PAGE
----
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Monday, 29 November, 1999, 16:53 GMT
Cliff Richard: Peter Pan or lost boy?
Cliff on Morecombe and wise Sir Cliff: From rock 'n' roll's rebel to family entertainer

Sir Cliff Richard's singing career has spanned more than four decades, enough time for the man once dubbed a "crude exhibitionist" by the NME to be written off by some in the industry as too "nice" to make the charts.

Born in India 59 years ago, Harry Roger Webb has become one of the UK's most consistently successful pop stars, selling more than 250m records worldwide.

Along with his backing group the Drifters - later changed to the Shadows, to avoid confusion with the US soul group - Richard stormed the UK charts in the late 1950s.

Cliff The Peter Pan of Pop or the critics' punchbag?
With the Elvis-like hit Move It, the teenage Richard unseated Marty Wilde as Britain's reigning rock 'n' roll idol, his raunchy stage act outraging the press and parents up and down the land.

Richard was quick to consolidate his fame - taking roles in the gritty film Serious Charge. The 1959 movie, also called Immoral Charge, took on the taboo subject of homosexuality.

The lead in Expresso Bongo followed in 1960, with roles in The Young Ones and Summer Holiday taking the young star more into the middle ground of musical and cinematic tastes.

With their cast of wholesome regulars - including Una Stubbs, Melvyn Hayes and the Shadows - and their full quota of catchy pop songs, these films made Richard a firm family favourite.

Eurovision Eurovision: Congratulations, on coming second
The star's string of top 10 hits continued through the turbulent 1960s. His conversion to Christianity in 1966 spurred him on in the hope that pop records could help him express his faith.

Congratulations, his entry for the 1968 Eurovision Song Contest, could only manage second place, but became one of the year's top sellers in the UK.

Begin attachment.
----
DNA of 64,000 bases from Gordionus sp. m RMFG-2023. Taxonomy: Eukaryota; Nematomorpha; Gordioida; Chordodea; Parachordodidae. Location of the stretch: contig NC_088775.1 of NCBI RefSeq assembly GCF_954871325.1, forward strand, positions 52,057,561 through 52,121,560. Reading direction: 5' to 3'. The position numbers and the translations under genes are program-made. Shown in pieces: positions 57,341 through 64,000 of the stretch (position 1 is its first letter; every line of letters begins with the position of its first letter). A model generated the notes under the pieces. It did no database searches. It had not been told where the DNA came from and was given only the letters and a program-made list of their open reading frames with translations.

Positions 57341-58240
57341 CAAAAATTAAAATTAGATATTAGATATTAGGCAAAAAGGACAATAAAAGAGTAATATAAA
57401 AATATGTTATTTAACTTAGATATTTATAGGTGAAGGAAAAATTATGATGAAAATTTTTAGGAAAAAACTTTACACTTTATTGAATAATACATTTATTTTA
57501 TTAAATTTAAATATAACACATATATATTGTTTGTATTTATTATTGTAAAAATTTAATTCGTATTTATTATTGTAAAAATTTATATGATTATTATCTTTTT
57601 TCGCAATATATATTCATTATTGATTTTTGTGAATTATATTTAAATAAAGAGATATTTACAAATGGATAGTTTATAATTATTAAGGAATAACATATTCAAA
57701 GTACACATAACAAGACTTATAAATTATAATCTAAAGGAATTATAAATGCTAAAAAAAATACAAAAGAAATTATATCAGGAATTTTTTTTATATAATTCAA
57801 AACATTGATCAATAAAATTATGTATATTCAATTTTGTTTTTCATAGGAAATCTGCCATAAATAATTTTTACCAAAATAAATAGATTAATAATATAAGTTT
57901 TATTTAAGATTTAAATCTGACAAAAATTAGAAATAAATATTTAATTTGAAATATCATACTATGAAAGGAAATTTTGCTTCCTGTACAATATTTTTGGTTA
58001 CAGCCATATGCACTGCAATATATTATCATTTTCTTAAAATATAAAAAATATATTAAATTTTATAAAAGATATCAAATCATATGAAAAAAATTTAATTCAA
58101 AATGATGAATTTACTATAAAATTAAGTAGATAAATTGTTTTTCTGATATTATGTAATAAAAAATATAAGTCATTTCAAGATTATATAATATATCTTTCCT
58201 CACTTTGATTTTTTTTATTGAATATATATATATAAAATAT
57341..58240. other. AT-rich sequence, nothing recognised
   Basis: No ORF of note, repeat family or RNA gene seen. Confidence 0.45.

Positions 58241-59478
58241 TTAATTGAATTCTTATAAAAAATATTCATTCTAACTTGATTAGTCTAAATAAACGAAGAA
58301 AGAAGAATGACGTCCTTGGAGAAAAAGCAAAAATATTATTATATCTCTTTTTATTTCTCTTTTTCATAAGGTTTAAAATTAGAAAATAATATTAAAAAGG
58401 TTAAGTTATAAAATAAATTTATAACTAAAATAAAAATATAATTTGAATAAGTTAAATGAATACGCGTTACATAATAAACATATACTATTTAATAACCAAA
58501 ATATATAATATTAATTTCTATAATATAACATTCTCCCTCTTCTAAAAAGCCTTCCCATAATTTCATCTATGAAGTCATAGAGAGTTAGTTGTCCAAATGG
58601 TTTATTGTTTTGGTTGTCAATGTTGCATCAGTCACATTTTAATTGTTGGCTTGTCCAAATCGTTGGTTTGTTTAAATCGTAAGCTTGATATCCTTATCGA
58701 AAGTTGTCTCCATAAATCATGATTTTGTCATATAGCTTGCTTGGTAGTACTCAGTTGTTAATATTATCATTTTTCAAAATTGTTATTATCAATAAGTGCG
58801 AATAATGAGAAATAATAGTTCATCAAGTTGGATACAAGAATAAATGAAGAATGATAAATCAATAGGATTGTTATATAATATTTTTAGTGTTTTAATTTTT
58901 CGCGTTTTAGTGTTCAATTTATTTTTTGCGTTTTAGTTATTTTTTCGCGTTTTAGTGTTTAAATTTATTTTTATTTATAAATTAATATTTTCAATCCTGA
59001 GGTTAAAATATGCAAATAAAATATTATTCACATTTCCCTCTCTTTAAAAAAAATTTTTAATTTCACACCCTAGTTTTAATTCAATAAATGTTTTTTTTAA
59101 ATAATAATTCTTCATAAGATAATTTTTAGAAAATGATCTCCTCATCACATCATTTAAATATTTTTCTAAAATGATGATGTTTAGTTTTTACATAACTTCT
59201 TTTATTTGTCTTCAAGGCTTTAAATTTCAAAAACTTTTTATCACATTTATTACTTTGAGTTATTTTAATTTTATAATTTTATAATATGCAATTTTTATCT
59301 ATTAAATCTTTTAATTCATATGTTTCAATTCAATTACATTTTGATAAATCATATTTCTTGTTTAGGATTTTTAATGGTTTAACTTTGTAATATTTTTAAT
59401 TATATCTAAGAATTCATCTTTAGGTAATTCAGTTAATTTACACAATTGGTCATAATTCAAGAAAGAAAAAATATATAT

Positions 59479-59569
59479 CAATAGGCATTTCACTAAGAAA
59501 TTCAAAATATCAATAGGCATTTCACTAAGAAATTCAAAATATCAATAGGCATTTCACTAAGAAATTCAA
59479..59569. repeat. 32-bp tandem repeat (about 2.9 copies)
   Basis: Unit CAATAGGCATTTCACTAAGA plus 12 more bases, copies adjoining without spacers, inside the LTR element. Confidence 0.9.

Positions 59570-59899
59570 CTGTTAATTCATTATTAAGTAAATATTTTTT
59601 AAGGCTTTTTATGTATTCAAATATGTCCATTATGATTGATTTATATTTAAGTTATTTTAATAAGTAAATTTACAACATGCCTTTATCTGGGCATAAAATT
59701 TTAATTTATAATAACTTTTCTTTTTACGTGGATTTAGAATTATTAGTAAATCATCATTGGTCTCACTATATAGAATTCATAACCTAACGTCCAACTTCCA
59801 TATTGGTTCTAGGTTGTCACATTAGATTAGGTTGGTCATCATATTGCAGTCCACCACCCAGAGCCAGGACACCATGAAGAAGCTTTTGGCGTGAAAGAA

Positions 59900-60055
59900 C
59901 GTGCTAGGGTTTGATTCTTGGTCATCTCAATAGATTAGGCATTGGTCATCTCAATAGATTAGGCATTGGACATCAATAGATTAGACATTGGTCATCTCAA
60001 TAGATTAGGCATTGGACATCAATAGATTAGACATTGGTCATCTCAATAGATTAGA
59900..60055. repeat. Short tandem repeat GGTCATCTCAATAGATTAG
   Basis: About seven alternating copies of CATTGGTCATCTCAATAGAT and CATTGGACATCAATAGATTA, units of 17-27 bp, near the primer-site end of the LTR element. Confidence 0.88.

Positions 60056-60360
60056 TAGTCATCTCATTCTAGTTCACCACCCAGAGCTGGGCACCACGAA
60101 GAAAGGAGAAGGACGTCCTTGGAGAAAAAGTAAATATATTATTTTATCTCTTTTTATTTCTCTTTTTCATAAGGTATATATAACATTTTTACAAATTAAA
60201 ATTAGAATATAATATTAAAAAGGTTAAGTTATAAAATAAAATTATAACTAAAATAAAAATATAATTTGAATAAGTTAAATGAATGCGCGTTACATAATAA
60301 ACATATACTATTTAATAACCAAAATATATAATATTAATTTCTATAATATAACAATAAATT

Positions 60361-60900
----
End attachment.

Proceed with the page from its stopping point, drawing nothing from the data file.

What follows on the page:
Another Eurovision entry in 1973, Power To All Our Friends, was a highpoint in an otherwise barren patch for Richard's acting and singing career.

Largely dismissed, the star staged a remarkable return to form with the 1976 best-seller I'm Nearly Famous, an album containing the hit Devil Woman.

Cliff 1973 The early 1970s saw Cliff go out of fashion
By 1979, Richard had climbed back to the top of the chart with We Don't Talk Anymore, his first UK No 1 for a decade and one of his few releases to dent the US charts.

In the 1980s the tally of hits continued to mount, thanks to a string of duets with the likes of Van Morrison, Elton John and Sarah Brightman.

Sadly, while many of his contemporaries have become revered elder statesmen - and in the case of Tom Jones acquired cult status - Sir Cliff has fallen from favour with the critics.

Having scored a modest success in the 1980s West End musical Time, in 1996 Richard decided to take on the role of Heathcliff in a musical version Wuthering Heights.

Heathcliff Sir Cliff too old for Heathcliff?
Some 20 years older than the character, Richards was savaged by some for taking on the role.

"For years people have been telling me how old I look. I'm the perfect person to play a 38-year-old," he told his critics.

The clean-living, tennis-playing bachelor, who reportedly adheres to a strict diet, has earned the grudging title - The Peter Pan of Pop.

Despite his youthful looks and a staunch fan base, which sees him shift more than one million records each year, Richard has struggled for airplay in recent years.

Claiming that ageism was stopping radio stations playing his music, the star distributed a version of single Can't Keep This Feeling In under a false name.

The "Black Knight" remix - named after the song's producer and Richard's 1995 knighthood - found its way onto the air where the original had failed.

Sir Cliff, thought to be worth 50m, has again confounded his critics with Millennium Prayer. The charity disc has become his 14th No 1 despite not making the radio playlists.

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28 Nov 99 |  Entertainment
Sir Cliff tops the charts

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